Two hours away from India’s financial capital, the region of Karjat is suddenly awash in money.
The price for an acre of land has as much as doubled in four years to $120,000 according to Mihir Thaker, an architect who designs holiday homes in the area that’s considered a weekend getaway for Mumbai’s newly minted millionaires.
It’s even more expensive in Alibag, a coastal resort known as Mumbai’s Hamptons, where some buyers have been willing to spend almost $5 million on weekend homes, complete with touches like aquarium-style pools and large decks for parties.
Strict capital controls are forcing many of the nation’s elite to spend their money at home, pushing global firms that cater to the super rich to pile in. And despite a cultural preference for jetting abroad to Europe for shopping and vacations, domestic demand for everything from handbags to second homes has accelerated since the pandemic, adding to the debate about rising inequality in a country which has the world’s highest number of poor.
India has long been a home for Asia’s top billionaires. Oil refining tycoon Mukesh Ambani is the region’s richest person. He has a 27-story tower in Mumbai that’s often touted as the world’s most expensive home. Gautam Adani, who was rattled by accusations of market manipulation earlier this year, has Asia’s second-biggest fortune.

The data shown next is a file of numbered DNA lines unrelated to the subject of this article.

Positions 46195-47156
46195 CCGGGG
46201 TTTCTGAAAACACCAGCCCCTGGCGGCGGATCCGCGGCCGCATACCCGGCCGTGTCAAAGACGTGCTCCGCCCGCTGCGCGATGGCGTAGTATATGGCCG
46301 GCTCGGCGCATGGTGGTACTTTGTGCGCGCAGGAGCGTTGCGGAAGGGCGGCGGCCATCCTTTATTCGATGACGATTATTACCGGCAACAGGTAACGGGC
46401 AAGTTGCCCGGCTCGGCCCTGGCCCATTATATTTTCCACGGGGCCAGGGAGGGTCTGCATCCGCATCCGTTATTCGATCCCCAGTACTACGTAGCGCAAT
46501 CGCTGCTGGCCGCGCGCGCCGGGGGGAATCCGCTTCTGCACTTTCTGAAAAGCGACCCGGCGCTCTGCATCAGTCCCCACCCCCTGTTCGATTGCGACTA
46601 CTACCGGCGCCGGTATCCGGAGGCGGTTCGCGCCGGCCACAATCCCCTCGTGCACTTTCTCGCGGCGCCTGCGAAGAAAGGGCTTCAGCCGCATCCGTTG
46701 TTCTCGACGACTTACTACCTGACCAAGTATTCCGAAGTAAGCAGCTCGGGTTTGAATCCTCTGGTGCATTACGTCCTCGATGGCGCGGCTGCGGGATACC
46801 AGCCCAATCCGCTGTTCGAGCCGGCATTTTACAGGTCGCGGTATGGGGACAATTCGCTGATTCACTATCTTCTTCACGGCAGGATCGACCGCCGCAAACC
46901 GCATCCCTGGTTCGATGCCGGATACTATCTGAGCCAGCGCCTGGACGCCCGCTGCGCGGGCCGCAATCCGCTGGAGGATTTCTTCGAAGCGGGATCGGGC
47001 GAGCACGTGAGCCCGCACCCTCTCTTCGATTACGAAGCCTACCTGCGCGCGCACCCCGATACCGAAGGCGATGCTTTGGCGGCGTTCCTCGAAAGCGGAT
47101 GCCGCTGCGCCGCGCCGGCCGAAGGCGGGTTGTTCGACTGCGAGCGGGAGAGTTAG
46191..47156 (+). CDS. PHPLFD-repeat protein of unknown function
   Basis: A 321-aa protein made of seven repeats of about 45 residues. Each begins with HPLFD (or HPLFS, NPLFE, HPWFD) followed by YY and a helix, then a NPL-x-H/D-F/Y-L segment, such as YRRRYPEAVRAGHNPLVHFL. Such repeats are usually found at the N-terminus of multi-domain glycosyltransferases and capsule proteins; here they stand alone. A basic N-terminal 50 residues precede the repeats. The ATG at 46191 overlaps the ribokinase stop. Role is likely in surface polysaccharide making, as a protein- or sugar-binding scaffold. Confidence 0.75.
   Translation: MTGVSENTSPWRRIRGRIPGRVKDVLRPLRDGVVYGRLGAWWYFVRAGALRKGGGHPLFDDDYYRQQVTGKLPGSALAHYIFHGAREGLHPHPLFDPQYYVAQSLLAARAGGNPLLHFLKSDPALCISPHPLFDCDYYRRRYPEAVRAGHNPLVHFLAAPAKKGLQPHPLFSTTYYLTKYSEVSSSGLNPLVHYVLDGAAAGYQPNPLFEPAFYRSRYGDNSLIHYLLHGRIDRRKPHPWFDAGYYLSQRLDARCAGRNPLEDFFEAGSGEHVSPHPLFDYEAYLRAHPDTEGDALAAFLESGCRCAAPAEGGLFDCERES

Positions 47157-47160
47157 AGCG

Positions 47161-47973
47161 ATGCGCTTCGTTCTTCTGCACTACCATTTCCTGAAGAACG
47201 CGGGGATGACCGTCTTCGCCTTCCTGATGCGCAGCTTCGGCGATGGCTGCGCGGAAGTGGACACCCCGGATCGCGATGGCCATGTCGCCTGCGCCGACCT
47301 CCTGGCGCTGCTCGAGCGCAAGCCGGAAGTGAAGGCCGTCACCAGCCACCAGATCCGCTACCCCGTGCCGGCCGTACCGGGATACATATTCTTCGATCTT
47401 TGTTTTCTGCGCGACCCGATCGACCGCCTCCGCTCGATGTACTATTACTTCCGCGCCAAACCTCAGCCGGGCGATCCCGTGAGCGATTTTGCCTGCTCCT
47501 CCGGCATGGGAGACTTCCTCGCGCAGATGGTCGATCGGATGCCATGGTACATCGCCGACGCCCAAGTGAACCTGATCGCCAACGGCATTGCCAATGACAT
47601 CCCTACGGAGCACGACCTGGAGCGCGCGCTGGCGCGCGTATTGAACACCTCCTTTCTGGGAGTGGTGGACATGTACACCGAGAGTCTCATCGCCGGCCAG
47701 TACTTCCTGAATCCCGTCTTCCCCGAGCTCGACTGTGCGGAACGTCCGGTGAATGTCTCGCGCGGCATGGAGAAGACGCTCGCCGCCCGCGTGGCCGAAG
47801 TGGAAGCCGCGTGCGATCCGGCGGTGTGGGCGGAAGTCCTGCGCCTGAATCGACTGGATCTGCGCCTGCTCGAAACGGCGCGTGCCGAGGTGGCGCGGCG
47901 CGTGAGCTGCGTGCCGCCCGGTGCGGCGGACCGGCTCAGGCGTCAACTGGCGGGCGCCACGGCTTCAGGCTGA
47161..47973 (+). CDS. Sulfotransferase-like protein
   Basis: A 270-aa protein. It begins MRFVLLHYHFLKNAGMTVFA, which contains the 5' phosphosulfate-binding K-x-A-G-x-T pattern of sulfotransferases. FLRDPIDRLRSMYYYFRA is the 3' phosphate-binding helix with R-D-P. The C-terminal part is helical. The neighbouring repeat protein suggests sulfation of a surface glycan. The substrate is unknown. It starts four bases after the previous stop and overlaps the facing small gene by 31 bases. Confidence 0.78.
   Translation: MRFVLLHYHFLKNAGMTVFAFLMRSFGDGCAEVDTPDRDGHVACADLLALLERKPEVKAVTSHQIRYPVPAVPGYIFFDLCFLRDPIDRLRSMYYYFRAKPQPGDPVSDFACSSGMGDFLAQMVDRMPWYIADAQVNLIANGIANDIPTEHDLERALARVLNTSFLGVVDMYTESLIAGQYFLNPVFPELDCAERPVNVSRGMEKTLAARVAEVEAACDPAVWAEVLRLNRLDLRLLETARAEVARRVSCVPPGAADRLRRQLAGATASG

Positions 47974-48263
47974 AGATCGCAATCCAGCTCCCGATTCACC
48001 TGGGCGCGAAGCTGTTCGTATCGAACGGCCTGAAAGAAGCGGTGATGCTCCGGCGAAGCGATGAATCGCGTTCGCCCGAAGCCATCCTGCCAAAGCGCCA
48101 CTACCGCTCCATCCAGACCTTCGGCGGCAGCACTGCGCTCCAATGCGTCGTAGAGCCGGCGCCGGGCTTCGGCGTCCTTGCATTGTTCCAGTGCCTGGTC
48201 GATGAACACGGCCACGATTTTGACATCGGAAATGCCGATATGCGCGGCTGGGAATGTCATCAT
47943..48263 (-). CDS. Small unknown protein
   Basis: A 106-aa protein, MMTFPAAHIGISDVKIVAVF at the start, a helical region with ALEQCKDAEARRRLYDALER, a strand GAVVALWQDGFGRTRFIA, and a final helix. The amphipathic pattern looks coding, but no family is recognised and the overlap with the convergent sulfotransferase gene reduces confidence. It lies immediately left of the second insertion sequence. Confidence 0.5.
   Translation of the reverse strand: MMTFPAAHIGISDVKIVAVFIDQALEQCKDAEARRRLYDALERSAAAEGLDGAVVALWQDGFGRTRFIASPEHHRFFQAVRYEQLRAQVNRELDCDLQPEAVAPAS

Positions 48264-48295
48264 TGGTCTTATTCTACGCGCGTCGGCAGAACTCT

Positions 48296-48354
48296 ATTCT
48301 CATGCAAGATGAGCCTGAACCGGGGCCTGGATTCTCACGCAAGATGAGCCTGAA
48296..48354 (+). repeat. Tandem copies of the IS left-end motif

But a new class of wealthy entrepreneurs, executives and dealmakers are now broadening India’s luxury market beyond a handful of tycoons. Every year, fresh private members clubs are opening in Mumbai, a city with more people worth $100 million than Monaco, and as many billionaires as Singapore. Swiss lender Julius Baer Group Ltd. and watch maker Rolex SA are scouring second-tier cities for new clients. HSBC Holdings Plc has returned to India after a roughly seven-year hiatus.
“Luxury is no longer limited to a niche set of the super wealthy,” said Vijay KG, who founded Indian online luxury shop Luxepolis in 2014. “Everyone wants a piece.”
Like its powerful neighbor, India limits how much money its wealthy can take out of the country. Individuals can only wire $250,000 each year and starting this month those transfers will be taxed at 20%, except for education and medical expenses.
That’s helped to drive up luxury car sales 32% in 2022 from a year earlier, according to data from JATO Dynamics India, an auto data consulting firm. Sales in the first six months of 2023 were led by the Mercedes Benz E-Class.
New wealth has drawn the attention of private banks, along with top Wall Street firms like Apollo Global Management Inc. and Carlyle Group Inc. They’ve scaled up their operations in India as the South Asian nation takes advantage of a geopolitical sweet spot. The US and its allies are trumpeting India as an essential counterweight against China, and Prime Minister Narendra Modi has pushed to attract more foreign business.
HSBC exited India around seven years ago but returned this year targeting those with around $2 million to invest — and even introduced black metal credit cards for its private banking clients. The bank hired one of India’s most famous cricketers, Virat Kohli, as a brand influencer. For the relaunch, the bank flew in wealthy clients from Hong Kong and Dubai for a dinner served by the chef of Odette, a three-star Michelin restaurant in Singapore.
Other wealth managers are expanding beyond large cities like Mumbai and Delhi.